As Hillary Clinton’s run for the presidency is destined to make history, Hollywood is waking up to the profitability of female-centric cinema. The studios need to realize that they should not be making movies only geared to young men, and this just might be the summer that proves that premise false.
While the ACLU took on the cause of the embarrassingly low number of female directors directing in Hollywood, Elizabeth Banks and her sparkling crew of talented singers and comedic actresses were breaking box office records with “Pitch Perfect 2.” The worldwide box office is already nearly $230 million, and its opening weekend beat out the action thriller “Mad Max: Fury Road,” notably, according to reviews, whose female star Charlize Theron stole the movie from her male counterparts.
I usually make it a policy not to see any movies with a number in its title — except for “The Godfather,” of course. However, I am glad to have broken my personal pledge and seen the sequel to a film that celebrates girl power. I thoroughly enjoyed watching these talented actresses belt it out and bond over their group effort to beat their competition. I am sure I should be more culturally sensitive that their biggest challenge was a very Teutonic like German team who made you think World War II was not quite over.
Curiously, it will be a real summer matchup to see how the male-centric cinema version of the HBO television hit “Entourage” operates at the box office this week. Will girl power beat the band of boys coping with Hollywood?
If “Entourage” does win out, it’s because Jeremy Piven‘s role as Ari portrays the neurotic Jewish agent we have grown to love. Who knows, maybe because some of us older fans who adore Piven playing the department store owner in “Mr. Selfridge” on PBS, we’re compelled to see him sparkle as a high-strung agent in “Entourage.” The hysterical Jewish jokes versus the grosser ones in “Pitch Perfect 2” might also help attract viewers.
If you want to appreciate an independent feature that offers a quieter theme of love and betrayal, see Maxime Giroux’s, “Felix and Meira.” This independent film offers a lovely love story between an Orthodox Jewish woman, who seek more than the confines of her religion and statue as a rabbi’s wife, and a lost-soul neighbor that forms in Montreal and ends in Venice. Combining the languages of English, French and Yiddish, the script portrays as much of what is said and not what is not said between couples and family members. “Felix and Meira” is an unique antidote to the summer fare.
Talking about women power, in my hometown of Washington, D.C., there was just exciting entertainment news announced by a group of women about the new arrival of an animation studio, called Pigmental Studios, to be located at Gallaudet University.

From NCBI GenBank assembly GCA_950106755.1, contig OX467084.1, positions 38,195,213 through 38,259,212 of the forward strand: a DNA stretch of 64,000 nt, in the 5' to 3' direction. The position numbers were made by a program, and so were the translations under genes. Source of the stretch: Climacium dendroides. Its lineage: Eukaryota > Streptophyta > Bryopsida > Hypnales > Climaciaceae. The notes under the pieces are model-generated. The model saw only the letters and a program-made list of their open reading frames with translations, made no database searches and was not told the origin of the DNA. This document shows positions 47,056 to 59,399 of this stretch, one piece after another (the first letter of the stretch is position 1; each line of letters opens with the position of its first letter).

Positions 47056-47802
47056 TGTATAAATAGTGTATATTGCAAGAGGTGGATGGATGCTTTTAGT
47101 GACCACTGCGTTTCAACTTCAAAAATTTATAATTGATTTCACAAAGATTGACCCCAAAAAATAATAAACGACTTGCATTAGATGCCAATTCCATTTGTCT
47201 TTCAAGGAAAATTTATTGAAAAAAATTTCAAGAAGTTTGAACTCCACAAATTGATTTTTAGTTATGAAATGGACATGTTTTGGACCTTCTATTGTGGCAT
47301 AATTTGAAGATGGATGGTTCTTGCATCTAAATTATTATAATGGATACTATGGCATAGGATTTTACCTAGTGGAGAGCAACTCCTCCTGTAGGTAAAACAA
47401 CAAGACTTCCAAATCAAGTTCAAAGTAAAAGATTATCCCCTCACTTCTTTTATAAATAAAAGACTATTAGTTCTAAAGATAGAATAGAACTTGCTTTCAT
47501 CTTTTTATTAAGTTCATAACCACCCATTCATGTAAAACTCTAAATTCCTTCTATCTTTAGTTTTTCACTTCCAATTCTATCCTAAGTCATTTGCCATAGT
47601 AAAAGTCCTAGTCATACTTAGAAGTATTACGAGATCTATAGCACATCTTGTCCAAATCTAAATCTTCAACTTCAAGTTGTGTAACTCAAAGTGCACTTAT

D.C. Mayor Muriel Bowser joined Pigmental CEO and co-founder Marina Martins and the D.C. Office of Motion Picture and Television Development Director Angie M. Gates to explain the unique partnership. Pigmental Studios produces animated programming for film, television, gaming, commercials and the web.
“We look forward to working with Pigmental and Gallaudet to support their efforts to grow the District’s creative economy,” Bowser said.
This new addition to the nation’s capital puts us in a great position to attract more film enterprises. Pigmental had announced its current project, “Kong,” at the Cannes Film Festival in May 2014, and it is being produced as a Chinese co-production with producers Gary Zhang and J.J. Kim of Aquamen Entertainment. The first animated feature that will be produced in the District will be announced as a co-production with the creator of “Despicable Me,” Sergio Pablos.
The dynamite Martins explained why she is setting her sights on the nation’s capital with a feeling of social consciousness.
“The District is a unique and ideal location for us to expand our business,” she said. “We are excited to be a part of the innovation economy here and to inspire the community’s youth to embrace the STEM disciplines through the art of animation, as well as provide opportunities for new jobs in the District.”
Pigmental will start work on an animated feature film and TV series in its new location this fall.
The D.C. Office of Motion Picture and Television Development (MPTD), beginning with its former head Pierre Bagley, played an instrumental role in attracting Pigmental to the nation’s capital. Once the robust animation company is off the ground, the District should attract more entertainment companies.
One can dream politics would be overshadowed by movie and television production here.
As Gates explained, “Attracting animation companies and professionals is a critical component to our effort to build a first-class creative economy here in the District. Having Pigmental build its headquarters here in the nation’s capital is a game changer and we are thrilled to have them as a partner.”
Hopefully our city will be more than a backdrop for shots of the White House, and women are leading the charge to make this happen.